Jamie’s first instinct—understandably—is to brace himself for an attack, but then Stevie extends his hand. This is meant to be the olive branch, except Stevie doesn’t apologize. He says, “We’re not friends, though.” And then he follows it up with, “To the death, bro. Sooner or later, you’re going down.” This isn’t a happy ending. This isn’t good-natured joshing. Not when there’s a history of abuse. Not when Stevie has threatened death before.
Again, Stevie faces zero consequences. He’s never held accountable, and Jamie never gets a chance to process his trauma at his stepbrother’s hands. He never tells, never asks for help, never defies Stevie’s command to keep quiet. The closest he comes is including a joke in his routine about how Stevie is such a bully he once punched a goldfish, which the narrative wants us to see as a lesson about the power of comedy to unite.
Of course, Jamie’s last line is problematic as well: “Sooner or later, I’ll get right back up again, too.” Jamie’s putting the onus on himself to be strong, to save himself against Stevie’s future violence (even if they are just “joking” at this point). Specifically, he’s using metaphorical language where the referent is a physical act Jamie isn’t capable of. It’s an intentional juxtaposition, one that’s subtle but uncomfortable, especially given some of Jamie’s discussions of his disability (which we’ll discuss later).
This scene is especially galling when you think back to Jamie’s initial reaction to Stevie’s abuse. When you remember that Jamie claimed to enjoy being tipped over onto the pavement and left there. When you remember that it made him “feel normal, and normal feels absolutely amazing.”
Throughout the book—even outside Jamie’s relationship with Stevie—being treated like garbage is presented as the only alternative to being pitied and given “special treatment.”
First, let’s look at Cool Girl, whose actual name is Suzie—a name Jamie chooses to ignore in favor of reinforcing the idealized identity he’s constructed for her. Nearly every time Jamie and Cool Girl interact, she dumps her books on Jamie’s lap and expects him to carry them. Jamie doesn’t seem to mind, and he offered to help when they first meet, but the manner in which she simply uses him as a carrying cart is off-putting to me. And the fact that she assumes his consent every time after their first meeting is a clear violation of boundaries. But Jamie finds her behavior “cool” over and over again, even as he says, “I’m just the local bookmobile.”
Her disregard for boundaries extends beyond book-carrying, though. In a scene I find both wildly upsetting and emblematic of the book’s Message, Cool Girl asks Jamie if he is physically able to pee. The question comes completely out of the blue and understandably takes Jamie aback. At first, he’s embarrassed, but:
…once my face goes from code purple to somewhere closer to my normal skin tone, and my ears stop burning, I realize: That’s exactly why I like Cool Girl so much.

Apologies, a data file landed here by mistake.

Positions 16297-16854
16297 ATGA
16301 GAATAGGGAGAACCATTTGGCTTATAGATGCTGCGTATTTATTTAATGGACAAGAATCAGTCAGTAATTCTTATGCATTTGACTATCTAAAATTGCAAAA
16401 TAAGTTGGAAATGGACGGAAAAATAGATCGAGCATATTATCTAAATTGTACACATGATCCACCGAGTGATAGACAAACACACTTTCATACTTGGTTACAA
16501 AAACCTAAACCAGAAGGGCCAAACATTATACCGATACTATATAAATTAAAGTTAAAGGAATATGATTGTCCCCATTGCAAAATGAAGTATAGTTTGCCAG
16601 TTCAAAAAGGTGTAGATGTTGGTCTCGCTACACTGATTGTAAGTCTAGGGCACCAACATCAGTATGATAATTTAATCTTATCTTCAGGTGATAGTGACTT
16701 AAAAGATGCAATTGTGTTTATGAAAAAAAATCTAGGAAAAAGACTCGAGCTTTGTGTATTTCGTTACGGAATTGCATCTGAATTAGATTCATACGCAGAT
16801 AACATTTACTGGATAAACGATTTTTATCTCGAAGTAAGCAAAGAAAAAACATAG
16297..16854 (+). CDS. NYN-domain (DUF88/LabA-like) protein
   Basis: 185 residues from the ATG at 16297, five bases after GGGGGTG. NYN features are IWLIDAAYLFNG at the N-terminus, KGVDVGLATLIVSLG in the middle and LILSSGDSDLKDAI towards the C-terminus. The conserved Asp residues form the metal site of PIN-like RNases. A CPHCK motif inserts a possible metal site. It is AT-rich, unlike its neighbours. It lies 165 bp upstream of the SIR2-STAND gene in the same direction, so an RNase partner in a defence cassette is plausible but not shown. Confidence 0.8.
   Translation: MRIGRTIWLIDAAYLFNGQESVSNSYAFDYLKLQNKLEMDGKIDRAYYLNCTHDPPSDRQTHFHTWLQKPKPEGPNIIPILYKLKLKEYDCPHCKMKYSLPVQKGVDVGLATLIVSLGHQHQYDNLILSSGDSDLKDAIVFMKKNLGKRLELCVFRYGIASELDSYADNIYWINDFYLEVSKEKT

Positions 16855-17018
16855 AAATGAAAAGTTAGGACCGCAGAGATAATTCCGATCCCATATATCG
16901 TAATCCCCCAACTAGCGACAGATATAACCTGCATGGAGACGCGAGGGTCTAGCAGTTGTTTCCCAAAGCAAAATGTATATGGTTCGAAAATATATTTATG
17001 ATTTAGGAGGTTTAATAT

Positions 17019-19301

She says whatever is on her mind whenever it happens to be there.
With her, there are no soft or squishy words. No special treatment for the kid in the chair.
Of course, they’re both kids and it’s a question I expect plenty of kids might ask their disabled friends (it’s certainly one I was asked). But the fact that the narrative endorses this sort of invasive questioning as ideal, even going so far as to have Jamie dismiss his own discomfort of the situation, is unacceptable.
Having said that, there are some genuinely touching moments between the two characters. She encourages him when people say he only won the first round of the competition because of his disability and again when he’s considering quitting after his routine bombs at home. And I very much appreciate that Jamie gets a romantic subplot (spoiler: he and Cool Girl kiss—albeit in another unsettling scene that we’ll discuss later), but their overall relationship is yet another vehicle demonstrating Jamie’s warped view of normality.
Let’s look at one other example: Jamie’s solo trip to New York City. From the moment he arrives, he asserts “there’s very little pity on the streets of the big city,” but the interactions we’re supposed to accept as the opposite of pity—as the epitome of normal treatment—are all antagonistic at best and violent at worst. His trip ends with this:
A guy mugs me, armed only with a finger pistol under his hoodie. I give him my last two bucks. He hops off at the next stop. I just smile and wave as he runs away.
“Go with God,” I say.
Because he robbed me just like he’d rob anybody else!”
Again, violence is shown as the purest way to tell you aren’t being pitied or given special treatment because of your disability. Over and over we see Jamie being grateful for his abuse. This is dangerous. It tells disabled kids that they should long for physical and/or verbal abuse, and that anything short of that is pity. It tells disabled and abled kids alike that abuse is the standard way to interact with others. That it’s expected. That it’s normal.
This incredibly dangerous message makes an already vulnerable population even more so, especially since it really can be difficult to tell if someone’s treating you differently because of your disability or if they’re being genuine. You start questioning every compliment, every good progress report, every letter of recommendation, every win. You wonder if you really deserved the good things. It’s hard and complicated.